• Your comment about this story not interesting you is a fair comment in and of itself - but just ignore the story!

      I have no interest in stories on Linux or BSD... so I don't read them. In fact, on the days when /. has nothing but linux stories, I go procrastinate elsewhere *gasp*.

      On the other hand, the reason I read slashdot is exactly for stories like this - interesting, if somewhat unfeasible (any time soon) technological advances. I don't care if they're a few months old, but I find them a hell of a
    • That's interesting. Also, on the first page of search results for Roland's name here on Slashdot, which includes stories going back to November, ScuttleMonkey, Zonk, and kdawson posted all but 2 of the Roland stories. Of the two that weren't one of these three posters one was Rob Malda's annual "Physics of Santa Clause" post.

      Maybe the conspiracy isn't as deeply rooted as being all of Slashdot, but then again maybe these three posters just like Roland's style. Although some of these stories looked like pr
    • Also, for me, computing is an important area of continuing interest. Most of Mr. Piquepaille's stories, like this one, have very little real connection to computing, so they waste my time. I'm not the only one annoyed by this, apparently: Here is a script to Hide stories submitted by Roland Piquepaille from Slashdot.org [userscripts.org].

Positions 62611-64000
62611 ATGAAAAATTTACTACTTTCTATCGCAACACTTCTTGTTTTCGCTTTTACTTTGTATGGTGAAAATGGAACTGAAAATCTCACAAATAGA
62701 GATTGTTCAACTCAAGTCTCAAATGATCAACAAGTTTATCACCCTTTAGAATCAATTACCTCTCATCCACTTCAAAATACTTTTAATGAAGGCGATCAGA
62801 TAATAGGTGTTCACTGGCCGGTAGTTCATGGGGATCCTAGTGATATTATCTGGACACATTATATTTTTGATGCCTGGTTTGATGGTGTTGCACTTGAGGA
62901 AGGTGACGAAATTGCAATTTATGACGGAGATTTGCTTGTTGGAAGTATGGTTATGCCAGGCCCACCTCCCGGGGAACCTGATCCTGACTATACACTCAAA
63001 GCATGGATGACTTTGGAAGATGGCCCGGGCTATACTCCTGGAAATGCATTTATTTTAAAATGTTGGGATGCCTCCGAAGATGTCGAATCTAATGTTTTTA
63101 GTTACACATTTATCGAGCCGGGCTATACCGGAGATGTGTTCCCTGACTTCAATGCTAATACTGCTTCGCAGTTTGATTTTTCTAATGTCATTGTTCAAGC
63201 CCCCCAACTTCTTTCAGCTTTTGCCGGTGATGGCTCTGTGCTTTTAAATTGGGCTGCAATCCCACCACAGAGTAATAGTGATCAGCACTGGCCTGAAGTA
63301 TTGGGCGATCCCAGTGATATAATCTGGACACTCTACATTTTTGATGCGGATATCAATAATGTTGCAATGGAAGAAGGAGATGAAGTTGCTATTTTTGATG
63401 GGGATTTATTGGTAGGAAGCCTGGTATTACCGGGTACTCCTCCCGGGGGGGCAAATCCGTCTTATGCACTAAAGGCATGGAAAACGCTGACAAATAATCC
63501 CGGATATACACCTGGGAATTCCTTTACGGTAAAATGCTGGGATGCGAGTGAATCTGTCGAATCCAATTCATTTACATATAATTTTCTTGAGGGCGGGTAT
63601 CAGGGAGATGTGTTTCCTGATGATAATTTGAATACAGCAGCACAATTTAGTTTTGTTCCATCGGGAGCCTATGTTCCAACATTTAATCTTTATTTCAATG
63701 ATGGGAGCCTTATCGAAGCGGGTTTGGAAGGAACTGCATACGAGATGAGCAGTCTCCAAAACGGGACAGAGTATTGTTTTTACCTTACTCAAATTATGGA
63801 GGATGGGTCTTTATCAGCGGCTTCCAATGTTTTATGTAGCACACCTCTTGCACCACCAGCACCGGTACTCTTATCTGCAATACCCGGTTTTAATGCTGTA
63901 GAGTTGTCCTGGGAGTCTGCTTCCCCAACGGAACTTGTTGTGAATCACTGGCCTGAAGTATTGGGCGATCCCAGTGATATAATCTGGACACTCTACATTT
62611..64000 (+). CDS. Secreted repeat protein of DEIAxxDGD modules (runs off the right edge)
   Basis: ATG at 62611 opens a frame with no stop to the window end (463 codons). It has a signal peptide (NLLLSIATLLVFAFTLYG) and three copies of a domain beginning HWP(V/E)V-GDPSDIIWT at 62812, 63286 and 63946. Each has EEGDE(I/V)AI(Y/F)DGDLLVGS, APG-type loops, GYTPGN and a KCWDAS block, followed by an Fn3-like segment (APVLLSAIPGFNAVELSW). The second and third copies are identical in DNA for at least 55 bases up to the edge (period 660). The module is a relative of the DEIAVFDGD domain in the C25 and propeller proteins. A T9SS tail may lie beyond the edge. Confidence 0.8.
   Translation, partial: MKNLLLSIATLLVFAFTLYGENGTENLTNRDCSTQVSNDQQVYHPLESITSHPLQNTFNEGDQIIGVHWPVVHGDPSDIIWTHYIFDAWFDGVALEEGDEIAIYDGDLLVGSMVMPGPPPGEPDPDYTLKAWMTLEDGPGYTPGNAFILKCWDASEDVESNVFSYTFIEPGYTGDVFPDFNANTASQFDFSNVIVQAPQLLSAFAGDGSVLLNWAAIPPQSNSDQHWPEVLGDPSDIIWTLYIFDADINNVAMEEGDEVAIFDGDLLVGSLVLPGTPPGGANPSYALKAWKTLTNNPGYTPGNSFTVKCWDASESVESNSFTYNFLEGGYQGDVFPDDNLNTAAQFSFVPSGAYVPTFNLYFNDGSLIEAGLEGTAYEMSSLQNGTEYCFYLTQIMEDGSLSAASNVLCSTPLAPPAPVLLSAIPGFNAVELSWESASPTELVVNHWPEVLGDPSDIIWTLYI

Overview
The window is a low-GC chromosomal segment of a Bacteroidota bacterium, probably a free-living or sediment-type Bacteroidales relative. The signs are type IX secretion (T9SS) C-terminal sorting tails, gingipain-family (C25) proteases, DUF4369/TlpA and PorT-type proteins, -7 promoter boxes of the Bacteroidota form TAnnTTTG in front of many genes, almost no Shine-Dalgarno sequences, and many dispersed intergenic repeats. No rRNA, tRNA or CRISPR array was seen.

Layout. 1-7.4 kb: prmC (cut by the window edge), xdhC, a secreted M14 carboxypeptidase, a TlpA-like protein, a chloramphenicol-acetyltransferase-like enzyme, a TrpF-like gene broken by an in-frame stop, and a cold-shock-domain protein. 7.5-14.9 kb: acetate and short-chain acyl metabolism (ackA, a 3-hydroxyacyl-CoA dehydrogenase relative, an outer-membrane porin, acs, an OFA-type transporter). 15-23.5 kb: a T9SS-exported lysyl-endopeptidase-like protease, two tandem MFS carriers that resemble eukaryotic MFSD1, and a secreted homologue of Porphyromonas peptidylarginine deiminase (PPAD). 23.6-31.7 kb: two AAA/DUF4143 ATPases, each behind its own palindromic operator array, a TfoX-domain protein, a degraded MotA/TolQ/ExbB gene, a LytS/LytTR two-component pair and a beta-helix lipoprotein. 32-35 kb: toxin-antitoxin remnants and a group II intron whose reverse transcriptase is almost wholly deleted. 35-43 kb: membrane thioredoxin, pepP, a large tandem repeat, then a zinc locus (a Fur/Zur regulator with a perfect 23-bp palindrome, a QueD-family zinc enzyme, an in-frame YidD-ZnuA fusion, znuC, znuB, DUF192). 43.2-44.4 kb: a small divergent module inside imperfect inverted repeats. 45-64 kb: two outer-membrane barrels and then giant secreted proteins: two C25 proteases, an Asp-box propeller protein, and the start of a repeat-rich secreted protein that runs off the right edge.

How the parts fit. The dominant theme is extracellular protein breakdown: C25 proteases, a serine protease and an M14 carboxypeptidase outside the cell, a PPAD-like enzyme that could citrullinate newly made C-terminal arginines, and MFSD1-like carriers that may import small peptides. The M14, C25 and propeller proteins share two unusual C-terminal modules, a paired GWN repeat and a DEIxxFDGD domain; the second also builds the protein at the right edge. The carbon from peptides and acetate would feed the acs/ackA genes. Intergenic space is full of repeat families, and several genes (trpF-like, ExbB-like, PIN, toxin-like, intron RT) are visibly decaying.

If you notice the title of the website, it says News for Nerds, not just News for CS/IT Nerds.

      Some of us are physics geeks and stories like this are interesting to us.

      Now,

      • Now, Roland Pipquepaille used to link to his own blog which was sucky, but these days he does not. He links to an external website, so what's your problem?
        Whether it's his site or his customer's, it's still link whoring. Plus most of his 'stories' are ripped off from other sources.
    • A deterministic single-photon source is very important in some quantum information experiments. For example, in quantum cryptography, you want a SINLGE photon, so that an eavesdropper cannot pick up any spare photons and measure them. You also want to know when the photons are coming, so you can know when to encode whatever information on them (ie polarization) and when to measure the photon.
    • Well, if you're going to complain about annoying self-promotion, what about you? You've got a political sig manually attached to your post. Sigs should be set in your user preferences, so they can be filtered out by users who find them annoying.
  • Wow! (Score:5, Funny)

    by edwardpickman (965122) on Sunday March 18, 2007 @07:14AM (#18393267)
    Just imagine what they could do with two photons!
  • The scientists added that the server is a work in progress as it, for unknown reasons the trapped atom, keeps sending the same web page.

    "Help, help, I am being oppressed"
  • ... rubidium on rails.
  • Try again when you can manage quad-core on a single photon -- we're only interested in serious computing power here..
  • To the resident quantum physicists at /. :

    Was there no other way to determine that a single photon was released? They used a beam splitter, and the method makes sense, but is there no other way using the "discreteness" of energy levels?